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UConn trustees OK 17-percent hike in school costs

By Pat Eaton-Robb
Associated Press / December 19, 2011
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STORRS, Conn.—University of Connecticut trustees voted without dissent Monday to approve an increase in tuition and other student costs totaling 17 percent, which will be phased in over four years starting next fall under a plan to hire more faculty.

The measure approved on a voice vote is designed to raise about $50 million by increasing tuition and other fees by between 6 percent and 6.8 percent annually, from the current level of $10, 670 for an in-state student to $11,902 next year and $13,130 in the 2016 fiscal year. Room and board also will increase by 3 percent each year.

The total yearly cost of attending UConn, currently $21,720 for Connecticut residents, will increase to $22,430 next year and to $25,518 in 2016, according to the school. Out-of-state students, who currently pay $38,616, would pay $47,070 in 2016.

The increase comes on the heels of state budget cuts that slashed funding to UConn by $25 million.

UConn President Susan Herbst said the funds from the tuition hike will be used to hire 290 new faculty members, making classes more available for students and freeing up time for research work.

"When you do not have strong faculty numbers, you invent less and you create less," she told the board. "The university that will cure cancer will be one where there are cancer researchers hired. The university that will invent the cleanest forms of energy will be the one where engineers are hired."

Critics complain that the hikes simply shift the burden of the university budget from the state to students. Former state Rep. Jonathan Pelto, a Democrat who represented the district that includes UConn for 10 years, said the numbers don't seem to add up.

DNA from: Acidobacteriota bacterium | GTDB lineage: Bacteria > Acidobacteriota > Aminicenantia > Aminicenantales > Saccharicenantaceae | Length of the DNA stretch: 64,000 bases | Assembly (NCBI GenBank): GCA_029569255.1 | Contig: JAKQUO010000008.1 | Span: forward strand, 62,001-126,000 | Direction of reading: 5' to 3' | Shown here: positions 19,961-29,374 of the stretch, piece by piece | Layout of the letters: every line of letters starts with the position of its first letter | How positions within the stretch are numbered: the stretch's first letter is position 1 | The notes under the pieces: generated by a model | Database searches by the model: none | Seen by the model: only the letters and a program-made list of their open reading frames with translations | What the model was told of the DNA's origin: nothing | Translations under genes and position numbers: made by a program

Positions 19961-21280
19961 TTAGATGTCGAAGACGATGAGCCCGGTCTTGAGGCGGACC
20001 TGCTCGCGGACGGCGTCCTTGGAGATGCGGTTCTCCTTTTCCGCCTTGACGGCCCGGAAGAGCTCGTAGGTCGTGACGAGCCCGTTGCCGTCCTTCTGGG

"Over the next four years they are losing $25 million a year from the state," he said. "You need that $100 million just to maintain current services. You now have a tuition increase that brings in $50 million that you say is going to be used on new faculty? That leaves you $50 million below the current services."

Herbst, who started at UConn in June, said the plan will reduce the 18-to-1 ratio of students to professors to 15-to-1. UConn was at that lower ratio until about 10 years ago, when enrollment started climbing but hiring didn't keep pace.

UConn figures show undergraduate enrollment went up 53 percent since 1995 to just under 22,000 students in the fall of 2010, including over 17,300 on the main campus in Storrs. But the faculty numbers increased by 16 percent during the same time frame. The school reported 1,795 full-time faculty members on its campuses and at the UConn Health Center in the fall of 2010.

"We understand the cuts in appropriations," Herbst said after the vote. "The state has to balance its budget and we accept that. But we also have to move the university forward and again pay for everything we do here."

Herbst said the costs will put UConn in the middle of the pack among top public research universities, and promised there would be also increases in financial aid.

Lyle Scruggs, a UConn political science professor and president of its chapter of the American Association of University Professors union, said additional faculty will lead to more research grants, more patents, and more economic development. He said it can also save money for the same students whose tuition will be rising.

"In some departments we're telling students they have to go to summer school because we don't have enough courses to offer them to get all the classes they need to major in," he said. "So if students have to go to summer school or an extra semester to complete the requirements for a major because of inadequate faculty, then those students have to pay more to graduate."

Sam Tracy, a junior from South Windsor and president of UConn's Undergraduate Student Government, said he also supports the plan to bring more professors to the school. But Tracy also expressed concern that the tuition hike proposal wasn't presented to students until exam week, and was voted on while they were moving out of their dorms for the holiday break.

"The timing of this discussion has prevented many students from learning about and voicing their opinions on the proposed increases," he said.

Herbst said the timing was unfortunate, but the school wanted to get the plan approved quickly, so that students now receiving acceptance letters to UConn could make an informed decision.

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